Ford Motor Co. intends to prove that good things come in small packages — really small packages. The company has taken engine downsizing to a new level with its new three-cylinder EcoBoost engine, which has been introduced in Europe and is set to hit the U.S. market next year.
The EcoBoost offers more power than many conventional four-cylinder engines, with fuel economy numbers a hybrid could envy. Early fans are calling it a modern "little engine that could," and Ford is betting that American customers are ready to embrace a three-cylinder engine.
President Obama and Republican challenger Mitt Romney have been trading attacks over the issue of American jobs being moved overseas.
The president has pounded Romney for the investments made by his former firm Bain Capital in the 1990s. Not to be outdone, the Romney campaign has suggested most of the money from the president's stimulus program went to create jobs overseas.
If the stakes could not be bigger, why are the presidential candidates running such insubstantial campaigns?
On any given day, it seems like the debate is about whether President Obama thinks entrepreneurs built their own businesses or what year Mitt Romney gave up control of Bain Capital — instead of big solutions to fundamental problems like economic growth, energy or immigration.
Interstate 81 runs through the heart of Syracuse, N.Y., where a 1.4-mile-long elevated stretch of the highway is known locally as "the viaduct." Like many road projects built in the middle of the last century, I-81 is bumping up against the end of its life span. While officials say it's still safe to drive on, the highway is crumbling in parts.
Two American women cyclists from Idaho will race at this summer's Olympics. And their events couldn't be more different: Kristin Armstrong races the clock, wearing an aerodynamic teardrop helmet in the time trial.
Meanwhile, mountain biker Georgia Gould combines speed with technical prowess to navigate rocky descents and dirt trails.
In 1983, Sally Ride became the first American woman in space. She blasted off aboard Challenger, culminating a long journey that started in 1977 when the Ph.D. candidate answered an ad seeking astronauts for NASA missions.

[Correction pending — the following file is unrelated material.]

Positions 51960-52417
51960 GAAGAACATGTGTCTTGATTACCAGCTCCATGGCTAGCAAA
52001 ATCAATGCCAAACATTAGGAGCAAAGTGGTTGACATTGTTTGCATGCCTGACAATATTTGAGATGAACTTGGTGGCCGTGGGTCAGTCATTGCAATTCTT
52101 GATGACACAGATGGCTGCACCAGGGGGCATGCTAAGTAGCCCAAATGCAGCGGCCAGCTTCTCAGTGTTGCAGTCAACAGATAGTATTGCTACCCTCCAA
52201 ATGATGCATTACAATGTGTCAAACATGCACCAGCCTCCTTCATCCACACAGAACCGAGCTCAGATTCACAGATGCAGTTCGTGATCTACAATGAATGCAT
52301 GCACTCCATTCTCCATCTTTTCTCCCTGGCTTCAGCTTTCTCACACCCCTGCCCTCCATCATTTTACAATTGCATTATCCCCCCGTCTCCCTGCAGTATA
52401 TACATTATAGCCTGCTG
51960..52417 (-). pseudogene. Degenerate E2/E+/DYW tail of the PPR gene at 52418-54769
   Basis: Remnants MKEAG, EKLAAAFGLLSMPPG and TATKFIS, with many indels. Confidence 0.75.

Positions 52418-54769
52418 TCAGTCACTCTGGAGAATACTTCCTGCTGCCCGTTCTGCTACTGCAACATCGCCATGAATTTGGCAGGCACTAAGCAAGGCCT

Congress created a monster when it decided that the entire government will face across-the-board cuts in January, unless an agreement on deficit reduction is reached.
The deadline for the automatic spending cuts — called sequestration — is now approaching, and the Pentagon, Congress and the defense industry say those cuts would be horrible.
The Pentagon, perhaps the world's premier planning agency, views the threat of a 10 percent budget cut like an invasion from Mars. It's too awful, too scary and, as Pentagon press secretary George Little puts it, too "absurd."
In the days since the movie theater shooting in Aurora, Colo., there's been little discussion of the laws that allowed the gunman to acquire his arsenal.
Authorities say suspect James Holmes, who was arrested at the scene of the shooting that killed 12 people and wounded dozens more, was armed with a modified assault rifle, two pistols, a shotgun and thousands of rounds of ammunition.
Colorado Gov. John Hickenlooper, a Democrat, told CNN this weekend that the guns are not the problem.
At age 13, I survived almost entirely on green apple Jolly Ranchers and Flowers in the Attic, and to this day I can't look at the book without my mouth watering. My much loved copy must have come from a supermarket (it was impossible to go to a supermarket in the '80s to, say, secretly stock up on green apple Jolly Ranchers, without a V.C. Andrews book lurking by checkout).
An ongoing political crisis has left Pakistan's government paralyzed and near collapse, as the country's Supreme Court attempts to revive corruption charges against the president in an apparent effort to force his resignation.
Accusations of corruption have always clouded the reputation of President Asif Ali Zardari, the widower of slain Prime Minister Benazir Bhutto.